Singapore Summit

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      Singapore Summit

      The historic summit between President Trump and North Korean President Kim Jong Un has been on again, off again.. but one thing that hasn't changed is the site of the summit - Singapore. The tiny city state plays an oversized role in the economy of Southeast Asia.. and there's something about all that bling, that may be attracting Kim's eye.

      Singapore looks much like any high-end, high dollar retail strip in the world. With pricey shops and tidy gardens, it’s like Beverly Hills transplanted to Southeast Asia. But there the similarities stop. It’s one of the world’s most open and wealthiest economies in one of the most controlled democratic societies.

      Cheryl:It's a democracy but it's had the same party and power.

      Cheryl Duckworth is an American who works in Singapore’s financial services industry.

      Cheryl: It is a little, by American standards, they'd probably say it's a little heavy handed in some of the things that you're allowed to do, not allowed to do. And just the presence of, Well, there's not a strong presence that you can visually see of police and so forth. But there are things that are taken care of quite swiftly.

      The same political party — the People’s Action Party — has been in office since 1959. Some describe it as ‘authoritarian’. Caning criminals is a common practice, something American student Michael Fay experienced after confessing to vandalism. chewing gum is only allowed only for “therapeutic purposes,” and trafficking as little as a pound of marijuana carries a death penalty. But so far, the strict controls have worked to keep terrorism at bay even though Singapore is in a region that’s a hotbed for Islamic extremist violence.

      Sharyl: Threats of terrorism back home are really a minute by minute concern. Do you feel that here at all?

      Cheryl:You really don't. The way the country is run, it's incredibly safe, the citizens are well taken care of.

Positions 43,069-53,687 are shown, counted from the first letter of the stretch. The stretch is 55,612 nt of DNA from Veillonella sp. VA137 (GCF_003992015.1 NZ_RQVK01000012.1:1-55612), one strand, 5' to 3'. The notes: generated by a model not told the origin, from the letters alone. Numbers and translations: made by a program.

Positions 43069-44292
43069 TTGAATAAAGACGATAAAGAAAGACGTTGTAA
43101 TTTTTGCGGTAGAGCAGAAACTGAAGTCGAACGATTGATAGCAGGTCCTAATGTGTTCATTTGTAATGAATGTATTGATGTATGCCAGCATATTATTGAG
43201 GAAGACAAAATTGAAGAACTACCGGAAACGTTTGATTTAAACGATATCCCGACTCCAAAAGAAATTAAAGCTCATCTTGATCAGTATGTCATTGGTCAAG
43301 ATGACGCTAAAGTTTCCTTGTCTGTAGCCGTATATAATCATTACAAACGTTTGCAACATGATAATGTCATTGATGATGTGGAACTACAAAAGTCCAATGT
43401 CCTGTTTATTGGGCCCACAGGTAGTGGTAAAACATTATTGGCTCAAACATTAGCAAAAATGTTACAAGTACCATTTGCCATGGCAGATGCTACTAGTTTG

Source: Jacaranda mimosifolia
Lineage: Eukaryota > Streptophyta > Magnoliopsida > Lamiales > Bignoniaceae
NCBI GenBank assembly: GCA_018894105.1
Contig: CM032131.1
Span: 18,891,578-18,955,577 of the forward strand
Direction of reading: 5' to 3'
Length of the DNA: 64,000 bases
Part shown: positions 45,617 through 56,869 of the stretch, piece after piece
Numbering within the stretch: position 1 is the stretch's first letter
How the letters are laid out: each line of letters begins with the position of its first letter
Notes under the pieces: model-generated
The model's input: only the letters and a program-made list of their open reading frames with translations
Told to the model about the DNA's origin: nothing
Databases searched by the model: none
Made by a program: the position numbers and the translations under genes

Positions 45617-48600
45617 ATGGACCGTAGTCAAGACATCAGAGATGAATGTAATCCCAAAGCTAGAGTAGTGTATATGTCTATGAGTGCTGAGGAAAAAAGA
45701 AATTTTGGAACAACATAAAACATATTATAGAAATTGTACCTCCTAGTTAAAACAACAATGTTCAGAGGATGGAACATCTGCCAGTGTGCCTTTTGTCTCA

Sharyl: Has there ever been a terrorist attack here?

      Chan Heng Chee: Oh, touch wood. Yeah, there was, almost.

      Sharyl: Chan Heng Chee is Singapore's Ambassador at Large.

      Heng Chee: In 2001, after 9/11, we discovered Al Queda cells here and Al Queda cells were planning to really attack the facilities the US was using that we opened up to the United States.

      Sharyl: How have you stayed so far clear of terrorist attacks and do you think it's only a matter of time before it changes?

      Chan Heng Chee: My ministers and my prime minister have been alerting Singaporeans. They keep saying it's not a question of if but when we - step up our sensoring, monitoring, and really just intelligence that helps you foil attacks. But Singapore, and much of Southeast Asia.. are facing new threats from ISIS offshoots.. Like those claiming credit earlier this month for the bombing of a Christian church in Indonesia. But we know there's this network in the region and now that ISIS seems to be running into trouble in the Middle East, many of them are especially the foreign fighters who are from Southeast Asia, IS foreign fighters, DESH foreign fighters, are coming to back to Southeast Asia.

      Singapore’s booming economy might be another reason to use this country as a stage for North Korea’s coming out party. This tiny city-state of about 5 1/2 million people around the size of Manhattan Is considered one of the ‘tigers’ of the Asian economy. Looking out over Singapore’s harbor, you can see the wealth of the world moving on ships from port to port. Singapore’s Strait of Malacca is a crucial shortcut between India and Asia. Economically and strategically, Singapore sits one of the most important shipping lanes on the planet. For North Korea’s Kim—it will be a stark contrast to his gulag economy and gives him another chance to consider the upside of growing his economy rather than his nuclear capabilities.

      Wagner: The fact is there are 525,000,000 people in the middle class in Asia today. By 2030, that number's supposed to be 3.2 billion.

      Sharyl: Kirk Wagner is the former US Ambassador to Singapore. It'll have seven times the consumer impact of the United States. If you're not doing anything in Asia, you're not doing anything internationally.

      But.. there could be another reason Kim wants to meet within the region.. He doesn’t have an Air Force One. Instead.. He will likely fly “Air Force Un” a remodeled Soviet Cold War era plane which might not make it on a long range flight. At 3,000 miles from North Korea’s capital of Pyongyang, Singapore might be the outer limits of Kim’s range, without risking the embarrassment of having to borrow someone else’s wings.